The Director-General, National Agency for the Prohibition of Trafficking In Persons (NAPTIP), Dame Julie Okah-Donli, has described the 2017 law put in place by the Republic of Ghana, banning the external migration of women especially to the Middle East, as commendable and a course of action that can be adopted for the prevention of young African women from falling prey to human traffickers and cheap labour merchants.
The DG stated this on Wednesday at the NAPTIP Lagos Zonal Command, during the formal handover to the Ghana High Commission, for safe repatriation, eight Ghanaian women intercepted at the Murtala Muhammed International Airport (MMIA), Lagos, by Officers of the Nigeria Immigration Service (NIS) on Monday 8th October, as possible victims of human trafficking.
The NAPTIP Boss, who was represented at the handover ceremony by the Head of Operations at the Command, Mr. Taiwo Waheed, formally handed the women over to the Head, Consular, Ghana High Commission, Hussein Adam Amandi who was represented by the Second Secretary, David Ako Sowah.
NAPTIP’s preliminary investigations revealed that the ladies, who are between ages 24 and 34 are possible labour migrants, six of whom have previously worked in Kuwait, Dubai, and Saudi Arabia, from whence they returned to Ghana at the expiration of their visas. Prior to their interception, the women reportedly left Ghana and arrived Nigeria with the aim of boarding an Egypt Air flight to Cairo, then proceed to Kurdistan, Republic of Iraq.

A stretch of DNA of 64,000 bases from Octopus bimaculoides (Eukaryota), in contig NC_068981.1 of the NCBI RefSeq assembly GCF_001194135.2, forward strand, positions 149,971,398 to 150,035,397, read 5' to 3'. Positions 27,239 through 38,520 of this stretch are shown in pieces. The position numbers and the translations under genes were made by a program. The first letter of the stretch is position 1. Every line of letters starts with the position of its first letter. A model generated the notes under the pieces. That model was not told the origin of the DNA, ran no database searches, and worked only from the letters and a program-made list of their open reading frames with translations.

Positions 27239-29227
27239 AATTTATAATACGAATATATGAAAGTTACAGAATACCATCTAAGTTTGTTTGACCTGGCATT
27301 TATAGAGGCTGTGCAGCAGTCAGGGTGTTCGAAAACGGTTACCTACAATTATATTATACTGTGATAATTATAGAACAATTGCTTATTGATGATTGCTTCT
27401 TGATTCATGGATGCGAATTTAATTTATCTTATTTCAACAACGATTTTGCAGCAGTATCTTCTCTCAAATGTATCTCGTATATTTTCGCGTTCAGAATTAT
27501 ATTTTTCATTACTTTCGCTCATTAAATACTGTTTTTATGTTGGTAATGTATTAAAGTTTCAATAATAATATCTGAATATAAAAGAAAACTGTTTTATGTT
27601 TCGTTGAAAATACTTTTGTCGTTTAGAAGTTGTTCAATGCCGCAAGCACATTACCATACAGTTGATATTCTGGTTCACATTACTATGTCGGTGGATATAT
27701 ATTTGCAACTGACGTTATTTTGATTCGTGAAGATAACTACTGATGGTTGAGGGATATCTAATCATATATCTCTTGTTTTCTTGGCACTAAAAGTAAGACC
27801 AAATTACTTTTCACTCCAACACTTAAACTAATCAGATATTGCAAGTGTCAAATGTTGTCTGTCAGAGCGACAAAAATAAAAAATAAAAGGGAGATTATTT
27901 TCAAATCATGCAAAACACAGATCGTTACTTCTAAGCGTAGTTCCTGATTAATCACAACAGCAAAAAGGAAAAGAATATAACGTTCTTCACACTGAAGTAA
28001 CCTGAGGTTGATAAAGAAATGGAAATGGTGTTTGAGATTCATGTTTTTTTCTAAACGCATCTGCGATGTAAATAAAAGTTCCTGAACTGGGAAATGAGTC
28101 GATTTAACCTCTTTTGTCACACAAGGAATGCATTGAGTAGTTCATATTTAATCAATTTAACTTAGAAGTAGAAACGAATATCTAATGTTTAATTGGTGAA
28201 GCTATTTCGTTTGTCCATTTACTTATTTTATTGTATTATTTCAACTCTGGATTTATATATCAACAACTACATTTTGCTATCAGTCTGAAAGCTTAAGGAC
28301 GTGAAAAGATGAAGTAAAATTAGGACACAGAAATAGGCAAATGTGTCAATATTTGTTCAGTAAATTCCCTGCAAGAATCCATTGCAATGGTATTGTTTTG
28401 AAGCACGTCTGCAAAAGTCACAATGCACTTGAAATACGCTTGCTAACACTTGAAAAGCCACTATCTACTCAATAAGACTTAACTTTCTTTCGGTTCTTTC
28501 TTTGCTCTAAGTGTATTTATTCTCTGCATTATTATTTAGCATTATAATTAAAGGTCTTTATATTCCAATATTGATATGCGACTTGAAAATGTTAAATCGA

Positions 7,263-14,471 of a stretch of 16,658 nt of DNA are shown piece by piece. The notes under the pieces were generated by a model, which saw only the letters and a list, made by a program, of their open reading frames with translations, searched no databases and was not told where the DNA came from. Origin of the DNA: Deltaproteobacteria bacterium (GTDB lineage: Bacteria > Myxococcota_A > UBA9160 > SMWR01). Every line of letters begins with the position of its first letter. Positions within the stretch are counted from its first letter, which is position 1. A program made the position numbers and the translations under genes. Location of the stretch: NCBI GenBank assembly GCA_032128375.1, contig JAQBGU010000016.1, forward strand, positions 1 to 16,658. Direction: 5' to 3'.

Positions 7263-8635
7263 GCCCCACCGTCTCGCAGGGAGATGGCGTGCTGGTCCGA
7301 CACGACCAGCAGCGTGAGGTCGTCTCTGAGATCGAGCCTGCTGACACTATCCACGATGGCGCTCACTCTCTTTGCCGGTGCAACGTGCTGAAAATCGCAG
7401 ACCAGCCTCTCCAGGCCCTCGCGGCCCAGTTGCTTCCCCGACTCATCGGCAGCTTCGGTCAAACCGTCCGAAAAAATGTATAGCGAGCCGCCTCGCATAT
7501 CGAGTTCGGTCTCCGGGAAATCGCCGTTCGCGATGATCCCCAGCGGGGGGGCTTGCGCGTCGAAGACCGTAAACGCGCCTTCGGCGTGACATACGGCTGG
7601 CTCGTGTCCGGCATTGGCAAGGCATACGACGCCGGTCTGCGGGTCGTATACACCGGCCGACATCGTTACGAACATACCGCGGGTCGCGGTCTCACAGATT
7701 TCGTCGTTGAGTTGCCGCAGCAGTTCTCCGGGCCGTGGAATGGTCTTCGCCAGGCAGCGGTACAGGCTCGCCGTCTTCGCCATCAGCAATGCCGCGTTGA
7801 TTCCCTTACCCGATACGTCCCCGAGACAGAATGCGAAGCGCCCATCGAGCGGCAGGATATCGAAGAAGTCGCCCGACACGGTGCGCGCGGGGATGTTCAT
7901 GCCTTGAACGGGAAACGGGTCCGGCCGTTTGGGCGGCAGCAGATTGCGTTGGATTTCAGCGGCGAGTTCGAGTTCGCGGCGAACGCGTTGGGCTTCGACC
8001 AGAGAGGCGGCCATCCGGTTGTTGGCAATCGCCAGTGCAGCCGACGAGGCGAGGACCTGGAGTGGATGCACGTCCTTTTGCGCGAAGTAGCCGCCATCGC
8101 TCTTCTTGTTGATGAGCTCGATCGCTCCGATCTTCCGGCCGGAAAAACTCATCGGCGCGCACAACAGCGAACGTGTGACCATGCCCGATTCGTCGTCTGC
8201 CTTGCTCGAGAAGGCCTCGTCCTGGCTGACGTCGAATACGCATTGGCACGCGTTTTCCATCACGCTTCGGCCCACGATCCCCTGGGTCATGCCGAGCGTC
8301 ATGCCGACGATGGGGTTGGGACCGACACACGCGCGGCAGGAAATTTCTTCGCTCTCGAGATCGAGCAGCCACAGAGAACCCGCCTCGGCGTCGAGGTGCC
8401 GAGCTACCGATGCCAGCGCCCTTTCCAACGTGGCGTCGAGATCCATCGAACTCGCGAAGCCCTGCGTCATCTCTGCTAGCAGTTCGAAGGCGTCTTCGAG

The links to Kurdistan were reportedly made by their Ghanaian Agents who had convinced them of great opportunities in Iraq. The women were unable to give traceable information about the Nigerian agents who linked them at the Airport for further investigation which hindered their possible arrest by NIS.
The representative of the Head, Consular, David Ako Sowah, expressed the Ghana High Commission’s appreciation for the level of cooperation and good working relationship between the Agency and the Commission.
The interception of the women is in tandem with a law passed by the government of Ghana in 2017 which puts a ban on the external migration of Ghanaian females as part of efforts to protect them from falling victims of human trafficking and other dehumanizing practices prevalent all over the world.
This is contrary to earlier reports in the media which stated that the intercepted women were human traffickers. Preliminary investigations has revealed that they were possible victims of human trafficking and exploitation, bearing in mind the various reports of exploitation being faced by young Nigerian and African girls in domestic servitude in the Saudi Arabia and other Middle East countries.
They have also been successfully handed over to the Ghanaian authorities for further actions.
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